The following hikes can be found in Berlin’s neighbouring state of Brandenburg, which opened up its tourism industry again on May 15th, and Meckenburg-Western Pomerania, which will begin welcoming out-of-state visitors on May 25th.
Round the Schwielowsee
This route takes in the idyllic village of Caputh in Brandenburg, which is best know as the place Einstein escaped to when he needed respite from the mid-summer Berlin heat. You can visit his house at the start of the trip, after getting off the bus from Potsdam.
(article continues below)
See also on The Local:
The Schwielowsee is a real beauty spot. From Caputh head southwest to the small village of Ferch and then back up the west bank, making sure to take a route through the gardens of Schloss Petzow, a bucolic country house with gardens that roll down to the lakefront. A hidden tip: the Japanese garden in Ferch has been described by visitors as “a truly beautiful and peaceful place.”
If you’re feeling up to it, take a detour into Werder, a town with charming centre famous for its apple orchards.
There are also several beer gardens along the way which offer respite during the hot summer months. The Gaststätte Baumghartenbrück is particularly charming and has great views over the waters.
The whole circuit is doable in about three and a half hours.
Enjoying the Schwielowsee. File photo: DPA
Looping the Mühlenbecker Land in Brandenburg
Another one that is easily accessible from Berlin, this two and a half hour walk takes you past the abandoned palace of Dammsmühle a beautiful baroque building that has sadly fallen into ruin.
The starting point in Summt can be reached with the 806 bus from northern Berlin. From there the route progresses around the Summter See before passing north of the Mühlenbecher See between two smaller mini-lakes. The route comes out above the Mühlenteich and then cuts south to visit Schloss Dammsmühle before returning along the north bank of the Mühlenbecker See.
There are ample opportunities for bathing on remote and largely empty lakesides. And another Japanese secret should be noted here: a hidden Pagode on the north shore of the Mühlenteich.
Circuiting the Stechlinsee
This one takes us into the heart of the nature reserves north of Berlin. People travelling from the capital will need to take the train to Gransee – about an hour from Gesundbrunnen. A short bus journey later and you will arrive at the start of the tour in Neuglobsow.
The route couldn’t be more simple. You just stick to the banks of the lake. A clockwise route is recommendable as you then finish with the Fischerei Stechlinsee smokehouse, where you will be served delicious locally-caught fish.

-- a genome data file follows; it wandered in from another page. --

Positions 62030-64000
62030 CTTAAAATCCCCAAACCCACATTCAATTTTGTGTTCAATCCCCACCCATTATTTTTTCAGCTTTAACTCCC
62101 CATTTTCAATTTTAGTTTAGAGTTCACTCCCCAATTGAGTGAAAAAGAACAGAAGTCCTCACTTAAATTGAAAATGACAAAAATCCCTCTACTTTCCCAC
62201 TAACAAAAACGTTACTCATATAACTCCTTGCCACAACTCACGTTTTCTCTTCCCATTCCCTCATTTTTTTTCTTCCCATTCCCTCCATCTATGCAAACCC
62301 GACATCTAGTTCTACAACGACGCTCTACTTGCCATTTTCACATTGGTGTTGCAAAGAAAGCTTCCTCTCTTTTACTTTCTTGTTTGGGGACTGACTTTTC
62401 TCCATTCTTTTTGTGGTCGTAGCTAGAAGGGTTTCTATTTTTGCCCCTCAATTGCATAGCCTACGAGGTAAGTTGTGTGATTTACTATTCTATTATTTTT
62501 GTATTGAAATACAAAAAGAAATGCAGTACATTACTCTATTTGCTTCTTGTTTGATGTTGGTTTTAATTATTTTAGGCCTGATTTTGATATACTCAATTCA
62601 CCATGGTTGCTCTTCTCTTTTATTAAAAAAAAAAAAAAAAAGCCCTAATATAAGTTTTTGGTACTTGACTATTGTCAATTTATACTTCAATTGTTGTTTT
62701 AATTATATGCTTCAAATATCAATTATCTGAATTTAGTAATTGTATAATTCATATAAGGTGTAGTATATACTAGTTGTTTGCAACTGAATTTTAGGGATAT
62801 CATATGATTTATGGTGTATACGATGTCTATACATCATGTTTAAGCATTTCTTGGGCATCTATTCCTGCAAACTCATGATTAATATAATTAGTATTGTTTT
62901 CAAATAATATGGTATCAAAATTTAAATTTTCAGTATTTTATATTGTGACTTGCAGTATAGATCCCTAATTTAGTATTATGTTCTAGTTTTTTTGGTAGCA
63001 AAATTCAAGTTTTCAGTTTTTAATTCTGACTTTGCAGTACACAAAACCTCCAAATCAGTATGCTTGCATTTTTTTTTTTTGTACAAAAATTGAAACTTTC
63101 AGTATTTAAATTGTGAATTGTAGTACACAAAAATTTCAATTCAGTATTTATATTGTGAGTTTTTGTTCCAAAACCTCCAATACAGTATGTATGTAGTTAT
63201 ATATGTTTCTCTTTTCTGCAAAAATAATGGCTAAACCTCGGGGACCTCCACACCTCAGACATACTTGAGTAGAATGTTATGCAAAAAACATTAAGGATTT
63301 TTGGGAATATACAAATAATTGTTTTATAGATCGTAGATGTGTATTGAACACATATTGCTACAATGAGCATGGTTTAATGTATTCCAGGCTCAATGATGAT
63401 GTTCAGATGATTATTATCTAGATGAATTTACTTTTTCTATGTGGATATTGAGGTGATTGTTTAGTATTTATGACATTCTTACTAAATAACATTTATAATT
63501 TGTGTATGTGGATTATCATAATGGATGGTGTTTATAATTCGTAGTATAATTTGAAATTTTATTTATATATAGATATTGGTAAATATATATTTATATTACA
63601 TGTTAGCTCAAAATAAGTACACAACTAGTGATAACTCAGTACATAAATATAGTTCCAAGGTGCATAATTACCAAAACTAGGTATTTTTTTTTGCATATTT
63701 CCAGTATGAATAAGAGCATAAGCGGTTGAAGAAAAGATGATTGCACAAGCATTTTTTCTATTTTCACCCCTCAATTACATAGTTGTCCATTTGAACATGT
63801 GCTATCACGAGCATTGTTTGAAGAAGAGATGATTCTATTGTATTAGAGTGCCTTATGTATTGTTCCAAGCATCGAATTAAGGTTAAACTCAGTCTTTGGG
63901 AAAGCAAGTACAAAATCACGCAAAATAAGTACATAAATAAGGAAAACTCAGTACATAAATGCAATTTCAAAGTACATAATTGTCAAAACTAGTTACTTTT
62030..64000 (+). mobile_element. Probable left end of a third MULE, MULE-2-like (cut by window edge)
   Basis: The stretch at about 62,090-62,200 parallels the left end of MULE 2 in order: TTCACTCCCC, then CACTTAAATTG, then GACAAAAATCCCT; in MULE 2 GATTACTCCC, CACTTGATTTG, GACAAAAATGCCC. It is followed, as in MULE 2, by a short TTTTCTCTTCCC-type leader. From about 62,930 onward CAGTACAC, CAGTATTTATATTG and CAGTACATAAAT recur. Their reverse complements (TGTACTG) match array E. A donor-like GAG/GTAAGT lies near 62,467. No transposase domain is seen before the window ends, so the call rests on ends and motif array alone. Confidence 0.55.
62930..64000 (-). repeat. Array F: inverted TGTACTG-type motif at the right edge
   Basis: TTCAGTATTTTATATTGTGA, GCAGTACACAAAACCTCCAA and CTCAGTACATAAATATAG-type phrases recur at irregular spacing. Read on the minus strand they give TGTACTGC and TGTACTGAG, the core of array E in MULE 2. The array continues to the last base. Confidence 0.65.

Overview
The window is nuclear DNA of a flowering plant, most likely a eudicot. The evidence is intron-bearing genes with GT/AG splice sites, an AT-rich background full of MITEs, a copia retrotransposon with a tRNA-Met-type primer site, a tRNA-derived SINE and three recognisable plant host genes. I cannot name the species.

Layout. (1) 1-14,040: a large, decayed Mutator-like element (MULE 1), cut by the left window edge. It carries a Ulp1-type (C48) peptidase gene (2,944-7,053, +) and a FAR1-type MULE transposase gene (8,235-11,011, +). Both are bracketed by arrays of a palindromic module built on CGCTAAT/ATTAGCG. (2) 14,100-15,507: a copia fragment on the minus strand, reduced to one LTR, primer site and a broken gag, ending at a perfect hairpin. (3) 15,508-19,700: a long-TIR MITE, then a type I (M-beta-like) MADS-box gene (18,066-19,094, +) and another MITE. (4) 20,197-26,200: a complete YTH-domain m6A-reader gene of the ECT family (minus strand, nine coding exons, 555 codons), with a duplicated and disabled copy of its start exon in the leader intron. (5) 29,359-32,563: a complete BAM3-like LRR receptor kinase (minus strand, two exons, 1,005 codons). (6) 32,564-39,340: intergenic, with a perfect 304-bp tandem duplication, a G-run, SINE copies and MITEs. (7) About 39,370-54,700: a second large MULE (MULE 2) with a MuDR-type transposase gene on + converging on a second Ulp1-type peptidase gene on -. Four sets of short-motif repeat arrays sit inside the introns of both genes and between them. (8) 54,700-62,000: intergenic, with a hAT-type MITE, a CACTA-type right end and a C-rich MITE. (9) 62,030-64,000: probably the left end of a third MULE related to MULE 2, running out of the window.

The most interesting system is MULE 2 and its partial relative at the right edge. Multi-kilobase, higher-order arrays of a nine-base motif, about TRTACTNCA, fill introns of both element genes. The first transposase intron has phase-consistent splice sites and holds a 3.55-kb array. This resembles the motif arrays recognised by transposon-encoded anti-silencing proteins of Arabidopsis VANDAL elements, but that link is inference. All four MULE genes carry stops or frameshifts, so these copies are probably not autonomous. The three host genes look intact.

The whole tour takes about four and a half hours. Hikers have often remarked on the clarity of the lake’s waters.
Boats tied up on Stechlinsee. Photo: DPA
Bodden-Panorama Path, Rügen
The next location on our trip takes us into serious hiking territory. This is a 24 kilometre trip on the beautiful island of Rügen in Mecklenburg-Western Pomerania, so you need a pretty good level of fitness if you are going to attempt it. It starts in the village of Neuenkirchen and follows the banks of the Jasmunder Bodden before finishing just south of the fishing village of Sassnitz.
It gets going with a site of historical note – the oldest church bell on the island at Neukirchen’s Maria Magdalena Church. The next stop is Lasse before one crosses the bridge over the Liddower stream. This route also delivers a palace – you’ll pass the Ralswiek Schloss on your way.
A little tip: if you are a fan of salt water fish, visit the harbour at Sassnitz at the end. The fish shops there fry up the day’s catch of cod, herring and lots more. Delicious and affordable.
This trip can be broken down into two days with an overnight break in the community of Ralswiek.
Sea Birds on the Jasmunder Bodden at sunset. Photo: DPA
The monastic triangle
This huge hike will demand five days of your time, but it could well be five of the most relaxing days you will spend in the German countryside. It starts in a Unesco nature reserve at Zarrentin in Mecklenburg-Western Pomerania before heading north along the Schaalsee to the monastery at Rehna. The route then heads east to Ratzeburg and finally winds back down south to the monastery at Zarrentin.
All of the monasteries are classic examples of “backstein gothic” or red brick gothic and date back to the 13th century.
The route involves hikes along lakesides, though forests and into charming cobble-stoned villages. It also crosses the former border between East and West German on several occasions and offers the chance to see a border crossing from that era that has been preserved.
The gates of the Rehna monastery. Photo: DPA
To Darß lighthouse and back
This hike starts in Prerow, a holiday village on the Darß peninsula in Mecklenburg-Western Pomerania. From there you walk north to the coast and then head out west. You can either walk along the beach or take the hiking route through the forest. The route to the lighthouse is well-marked and takes about an hour and a half.
A museum inside the building tells the history of the lighthouse and explains why it won’t be around forever…
Hikers who return along the beach can trawl the seaweed for amber before stopping off for a beer at the surf bar at the Regenbogen campsite.